KUNSTHUIS Gallery, at Dutch House, Crayke, is showing work by four abstract painters, a brace of metal and stone sculptors, a ceramicist and a jewellery maker in its early autumn show, The Balance In Abstraction.

This exhibition of dramatic interpretations of abstract landscapes also features a student showcase by the gallery's selected York St John University Fine Arts graduate, Emma Denby.

The paintings' colours and textures evoke the wild and beautiful, resulting in vibrant and energetic pieces, By combining rich, bold colours and gestural marks, the works "decipher intuitive actions that explore the balance of planned and unpredicted, abstract and representational," says Kunsthuis Gallery's Clare Nattress.

Abstract painter Jill Campbell's work exposes the tension between trying to achieve detached observation while simultaneously engaging with the experience: looking and being; distance and closeness. Jude Sale's work is never intended to be a replica of what's out there but, rather, a compilation of found objects, colours, textures and sometimes texts chosen along the way.

Nicki Heenan focuses on links between the past and present, delving into her interests in the neolithic sites of Stonehenge and Avebury, their passage through time and the relationship of the stones to each other and the landscape. Janine Baldwin's semi-abstract paintings employ gestural marks and evocative colours.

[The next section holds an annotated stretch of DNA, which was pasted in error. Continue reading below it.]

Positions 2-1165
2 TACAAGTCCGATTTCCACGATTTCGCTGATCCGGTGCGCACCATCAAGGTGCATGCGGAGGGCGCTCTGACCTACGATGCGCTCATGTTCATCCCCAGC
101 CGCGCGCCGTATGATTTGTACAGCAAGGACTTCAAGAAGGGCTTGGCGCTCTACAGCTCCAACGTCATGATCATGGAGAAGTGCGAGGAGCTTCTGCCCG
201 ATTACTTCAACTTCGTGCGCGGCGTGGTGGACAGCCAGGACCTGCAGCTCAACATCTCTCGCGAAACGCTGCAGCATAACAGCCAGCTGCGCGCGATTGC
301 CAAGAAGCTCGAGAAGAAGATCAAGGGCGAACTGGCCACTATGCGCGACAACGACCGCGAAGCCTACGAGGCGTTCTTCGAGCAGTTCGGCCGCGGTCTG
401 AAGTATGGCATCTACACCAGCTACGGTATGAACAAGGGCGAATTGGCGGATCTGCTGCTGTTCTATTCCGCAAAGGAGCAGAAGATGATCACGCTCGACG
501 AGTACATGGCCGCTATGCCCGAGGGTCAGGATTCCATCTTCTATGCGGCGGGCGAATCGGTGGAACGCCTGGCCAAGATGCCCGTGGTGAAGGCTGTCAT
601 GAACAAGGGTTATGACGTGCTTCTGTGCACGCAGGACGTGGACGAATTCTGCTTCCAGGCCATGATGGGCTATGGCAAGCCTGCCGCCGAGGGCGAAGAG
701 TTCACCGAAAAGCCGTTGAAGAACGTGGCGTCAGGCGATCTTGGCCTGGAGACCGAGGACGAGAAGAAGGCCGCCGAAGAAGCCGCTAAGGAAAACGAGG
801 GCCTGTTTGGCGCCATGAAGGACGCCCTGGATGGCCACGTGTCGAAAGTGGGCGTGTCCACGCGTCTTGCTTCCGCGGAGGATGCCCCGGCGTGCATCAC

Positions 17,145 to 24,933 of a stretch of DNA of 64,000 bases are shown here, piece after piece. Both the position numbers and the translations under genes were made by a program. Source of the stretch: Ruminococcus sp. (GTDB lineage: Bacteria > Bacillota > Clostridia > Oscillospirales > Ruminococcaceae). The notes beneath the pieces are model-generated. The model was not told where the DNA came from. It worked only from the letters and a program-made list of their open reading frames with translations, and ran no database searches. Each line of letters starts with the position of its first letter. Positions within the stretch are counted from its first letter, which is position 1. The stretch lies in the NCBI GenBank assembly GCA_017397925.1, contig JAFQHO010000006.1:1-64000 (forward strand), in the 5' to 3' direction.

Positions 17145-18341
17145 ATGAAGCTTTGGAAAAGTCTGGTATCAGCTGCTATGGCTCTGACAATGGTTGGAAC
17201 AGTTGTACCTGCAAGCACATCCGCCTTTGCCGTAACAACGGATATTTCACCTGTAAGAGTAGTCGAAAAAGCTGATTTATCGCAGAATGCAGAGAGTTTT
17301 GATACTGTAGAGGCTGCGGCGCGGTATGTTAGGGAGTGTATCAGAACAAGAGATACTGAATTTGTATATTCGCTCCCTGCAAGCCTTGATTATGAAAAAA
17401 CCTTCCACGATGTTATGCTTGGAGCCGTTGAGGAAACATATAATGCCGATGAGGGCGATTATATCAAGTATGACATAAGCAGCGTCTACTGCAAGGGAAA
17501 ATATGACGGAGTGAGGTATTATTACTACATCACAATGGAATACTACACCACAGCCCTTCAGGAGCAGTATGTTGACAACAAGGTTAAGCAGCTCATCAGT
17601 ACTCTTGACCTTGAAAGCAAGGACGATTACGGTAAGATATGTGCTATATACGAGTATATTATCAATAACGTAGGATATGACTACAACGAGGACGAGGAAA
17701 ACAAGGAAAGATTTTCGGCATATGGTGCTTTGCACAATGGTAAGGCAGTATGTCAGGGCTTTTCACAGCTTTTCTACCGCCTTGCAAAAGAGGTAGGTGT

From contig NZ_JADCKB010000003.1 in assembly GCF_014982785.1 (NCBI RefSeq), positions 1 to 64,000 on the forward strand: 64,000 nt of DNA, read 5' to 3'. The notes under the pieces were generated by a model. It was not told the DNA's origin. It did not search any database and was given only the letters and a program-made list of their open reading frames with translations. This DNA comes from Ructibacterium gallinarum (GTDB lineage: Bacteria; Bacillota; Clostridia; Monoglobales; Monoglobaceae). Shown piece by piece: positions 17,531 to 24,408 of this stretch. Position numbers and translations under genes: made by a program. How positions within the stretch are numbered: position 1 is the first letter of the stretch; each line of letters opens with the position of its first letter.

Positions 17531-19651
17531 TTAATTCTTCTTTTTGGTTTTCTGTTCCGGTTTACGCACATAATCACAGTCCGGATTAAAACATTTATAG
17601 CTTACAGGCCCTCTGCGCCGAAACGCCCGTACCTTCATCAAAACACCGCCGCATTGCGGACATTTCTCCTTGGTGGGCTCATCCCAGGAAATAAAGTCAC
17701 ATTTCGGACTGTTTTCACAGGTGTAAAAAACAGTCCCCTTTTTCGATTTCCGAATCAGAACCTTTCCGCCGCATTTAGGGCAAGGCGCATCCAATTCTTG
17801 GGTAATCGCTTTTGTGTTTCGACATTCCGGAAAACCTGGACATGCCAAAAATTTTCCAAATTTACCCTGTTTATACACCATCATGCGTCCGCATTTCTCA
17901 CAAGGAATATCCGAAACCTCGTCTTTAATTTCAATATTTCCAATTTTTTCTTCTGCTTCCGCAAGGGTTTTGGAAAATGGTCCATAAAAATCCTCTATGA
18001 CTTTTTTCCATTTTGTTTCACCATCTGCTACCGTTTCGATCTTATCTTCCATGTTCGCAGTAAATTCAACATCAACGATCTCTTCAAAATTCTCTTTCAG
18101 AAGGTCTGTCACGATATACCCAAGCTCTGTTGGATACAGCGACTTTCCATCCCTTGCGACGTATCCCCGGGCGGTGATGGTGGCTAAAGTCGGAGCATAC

York Press:

One of Marcus Steel's metal sculptures

Metal sculptor Marcus Steel's starting point is his interest in ancient and modern architectural styles and details from both industrial and vernacular sources. Jamie Gray, an American jewellery maker who lives in London, has an aesthetic rooted in striking colour combinations and a mix of non-traditional jewellery materials.

Kit Hemsley is influenced by coastal textures, colours and forms that are mirrored in his ceramics. Jason Clements works in stone, mostly limestone, using only hand tools, and the majority of his material is sourced from the quarry near Tadcaster that supplies the York Minster masons too.

York St John University graduate Emma Denby caught the eye of the Kunsthuis Gallery curators at her degree show with her work The Foramen. "Made from plaster, they function not only as aesthetically engaging sculpture, but as a platform to question their existence, both in terms of how they’ve come to exist through the physical act of making and also from wandering into the discourse of existence and ‘being’," says Clare.

The Balance In Abstraction exhibition will run at Kunsthuis Gallery, Dutch House, Mill Green, Farm, Crayke, near York, until October 30. Opening hours are 10am to 5pm, Wednesday to Sunday. The gallery has received a finalist nomination for the 2016 Arts & Culture White Rose Awards.